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HP study reveals optimism among SMB owners

Some 60 percent of respondents see digital transformation as key with innovation in work processes, flexible work options and customized products and services identified as future strategies. However, cost effective solutions are required given cashflow remains top of mind and SMBs are unclear where to look or what such solutions are available. This is especially key where only 4 in 10 SMBs have a department or person responsible for innovation.

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Photo by Luke Chesser from Unsplash.com

HP Inc.’s latest study on SMBs in Asia-Pacific, “Survival to Revival”, surveying 1,600 SMBs across eight countries in Asia reveals over 50 percent of small-medium business owners expect not just to survive but thrive following the pandemic and feel that digital transformation will be a key part of this revival.

In response, HP is introducing integrated services-based print solutions including an HP Roam for Business bundle to make it easy to print on the go and enhanced HP SecurePrint a flexible, cloud-native solution that releases documents only to authorized users. 

Some 60 percent of respondents see digital transformation as key with innovation in work processes, flexible work options and customized products and services identified as future strategies. However, cost effective solutions are required given cashflow remains top of mind and SMBs are unclear where to look or what such solutions are available. This is especially key where only 4 in 10 SMBs have a department or person responsible for innovation.

“SMBs are the lifeblood of every economy in Asia but the pandemic has hit SMBs hard. As the engines of growth for Asia economies, it is critical for them to move past survival to revive their businesses,” said Ng Tian Chong, Managing Director, Greater Asia at HP. “This study provides us with the insights to provide practical help for SMBs so that they have access to an ecosystem of devices, tools and technology. With these resources, we want to help SMBs unlock innovation for customer and employee-centric experiences, as well as broadly upskill talent to rebound from the pandemic and prepare for the future.”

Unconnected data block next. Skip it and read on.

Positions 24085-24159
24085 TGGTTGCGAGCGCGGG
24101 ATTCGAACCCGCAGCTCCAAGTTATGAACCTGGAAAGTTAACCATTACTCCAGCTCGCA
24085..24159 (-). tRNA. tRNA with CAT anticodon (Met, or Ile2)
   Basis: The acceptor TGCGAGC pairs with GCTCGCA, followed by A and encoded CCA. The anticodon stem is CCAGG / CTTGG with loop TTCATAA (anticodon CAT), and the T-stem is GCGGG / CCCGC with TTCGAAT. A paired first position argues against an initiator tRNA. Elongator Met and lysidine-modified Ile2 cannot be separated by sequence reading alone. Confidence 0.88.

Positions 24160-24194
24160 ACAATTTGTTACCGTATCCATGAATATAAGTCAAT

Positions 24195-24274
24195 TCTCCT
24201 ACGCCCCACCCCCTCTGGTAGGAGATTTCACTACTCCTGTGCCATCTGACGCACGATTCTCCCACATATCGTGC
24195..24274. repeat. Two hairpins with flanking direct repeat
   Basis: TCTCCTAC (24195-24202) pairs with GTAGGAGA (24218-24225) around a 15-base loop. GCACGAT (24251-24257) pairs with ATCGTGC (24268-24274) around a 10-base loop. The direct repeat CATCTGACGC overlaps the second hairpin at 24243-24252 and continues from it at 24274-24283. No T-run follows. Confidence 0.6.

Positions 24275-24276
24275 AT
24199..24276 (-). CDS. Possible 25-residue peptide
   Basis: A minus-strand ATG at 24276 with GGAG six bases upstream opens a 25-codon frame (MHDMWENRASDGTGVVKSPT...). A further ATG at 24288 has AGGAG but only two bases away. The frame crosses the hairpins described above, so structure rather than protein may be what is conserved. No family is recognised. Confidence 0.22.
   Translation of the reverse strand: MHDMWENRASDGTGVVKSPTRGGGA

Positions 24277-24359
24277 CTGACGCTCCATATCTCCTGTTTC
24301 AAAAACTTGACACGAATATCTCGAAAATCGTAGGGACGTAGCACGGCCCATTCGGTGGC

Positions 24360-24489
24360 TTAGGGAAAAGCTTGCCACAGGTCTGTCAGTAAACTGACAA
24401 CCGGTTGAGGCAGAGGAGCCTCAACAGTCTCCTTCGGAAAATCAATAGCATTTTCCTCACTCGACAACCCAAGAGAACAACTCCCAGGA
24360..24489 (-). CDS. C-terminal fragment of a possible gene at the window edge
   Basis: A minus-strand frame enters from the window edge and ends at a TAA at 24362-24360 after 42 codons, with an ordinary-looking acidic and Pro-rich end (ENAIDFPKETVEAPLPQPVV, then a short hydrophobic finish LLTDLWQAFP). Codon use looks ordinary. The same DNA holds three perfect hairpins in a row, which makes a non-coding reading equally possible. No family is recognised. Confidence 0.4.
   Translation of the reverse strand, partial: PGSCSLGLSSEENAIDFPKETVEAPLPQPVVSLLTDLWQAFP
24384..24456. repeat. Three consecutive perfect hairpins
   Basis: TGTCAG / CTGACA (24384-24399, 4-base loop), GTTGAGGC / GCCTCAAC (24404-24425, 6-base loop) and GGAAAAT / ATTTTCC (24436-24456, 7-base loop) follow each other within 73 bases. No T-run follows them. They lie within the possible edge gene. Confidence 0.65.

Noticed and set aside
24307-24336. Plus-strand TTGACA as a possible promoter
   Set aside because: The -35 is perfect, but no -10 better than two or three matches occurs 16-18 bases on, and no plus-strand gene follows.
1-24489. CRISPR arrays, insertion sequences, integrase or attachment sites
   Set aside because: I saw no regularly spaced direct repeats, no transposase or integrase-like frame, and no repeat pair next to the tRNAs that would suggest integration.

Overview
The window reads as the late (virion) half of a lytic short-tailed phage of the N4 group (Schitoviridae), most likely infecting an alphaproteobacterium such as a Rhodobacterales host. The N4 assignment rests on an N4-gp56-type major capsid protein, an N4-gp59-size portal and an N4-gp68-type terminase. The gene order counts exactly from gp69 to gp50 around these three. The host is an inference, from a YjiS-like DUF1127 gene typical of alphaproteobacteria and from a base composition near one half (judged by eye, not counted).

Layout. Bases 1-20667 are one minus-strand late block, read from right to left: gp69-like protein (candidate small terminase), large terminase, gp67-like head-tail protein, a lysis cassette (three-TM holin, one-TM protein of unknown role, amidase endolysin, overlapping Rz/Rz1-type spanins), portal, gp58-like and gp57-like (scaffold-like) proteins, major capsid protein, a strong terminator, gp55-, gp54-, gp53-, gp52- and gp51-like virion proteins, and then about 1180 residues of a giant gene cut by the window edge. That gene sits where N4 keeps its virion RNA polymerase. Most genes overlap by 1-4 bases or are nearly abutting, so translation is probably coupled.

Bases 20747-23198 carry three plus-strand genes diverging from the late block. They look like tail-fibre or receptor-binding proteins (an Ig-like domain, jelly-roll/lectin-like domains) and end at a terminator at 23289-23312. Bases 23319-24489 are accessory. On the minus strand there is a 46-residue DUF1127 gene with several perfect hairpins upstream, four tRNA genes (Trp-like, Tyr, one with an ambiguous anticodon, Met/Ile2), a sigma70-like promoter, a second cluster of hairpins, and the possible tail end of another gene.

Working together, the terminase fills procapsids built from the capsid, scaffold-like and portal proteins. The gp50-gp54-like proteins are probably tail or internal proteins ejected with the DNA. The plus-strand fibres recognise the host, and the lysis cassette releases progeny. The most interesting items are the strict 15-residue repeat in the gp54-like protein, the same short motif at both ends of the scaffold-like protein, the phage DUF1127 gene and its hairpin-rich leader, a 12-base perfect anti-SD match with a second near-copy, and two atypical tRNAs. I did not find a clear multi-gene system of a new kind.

Completed in June 2020, the study surveyed across Australia, India, Indonesia, Japan, South Korea, Singapore, Thailand, and Vietnam found:

  • Companies most confident of bouncing back place high importance on digital adoption Across the region, nearly 60% view digital adoption as very important or essential. Indonesian SMBs are particularly sensitive to this need, with a full 74% believing it is essential or very important, as is Thailand, also at 65%.
  • Growth projections are significantly adjusted post pandemic. Across the region, 46% of SMBs expecting growth prior to the pandemic but that figure has dropped dramatically to just 16%. India and Vietnam are the most confident about post pandemic growth and Singapore, Japan and South Korea are least positive. 
  • Disruption to productivity is a common experience during COVID. Only 6% of SMBs recorded higher levels of workplace productivity compared to pre-COVID period while 43% recorded lower productivity.
  • Skills was identified as an issue: The pandemic amplified the lack of digital-first mindsets and skills within existing SMBs that hamper growth, affecting nearly half (44%) of respondents.
  • SMBs are unclear on where to look for assistance: Financial institutions rank high (31%); 60% of SMBs consider government support to be insufficient and/or are unclear on what support is available; only 19% of respondents turn to IT companies for help

A need for Talent

Underpinning all of this, is a need to identify digital talents who can help SMBs to transform the business. The majority of SMBs do not dedicate resources and/or invest in innovation as a discipline; it is more common to ask customers what they want, or simply mirror what the competition is offering. Only one in five SMBs have customized offerings, looked for new sales & supply-chain channels or introduced new lines of business.

In this respect, Indonesia (59%) and Thailand (51%) stand out for having the highest percentage of SMBs dedicating resources to innovation. Unsurprisingly, SMBs in Indonesia and Thailand are also most confident about business performance post COVID.

Services and solutions for SMBs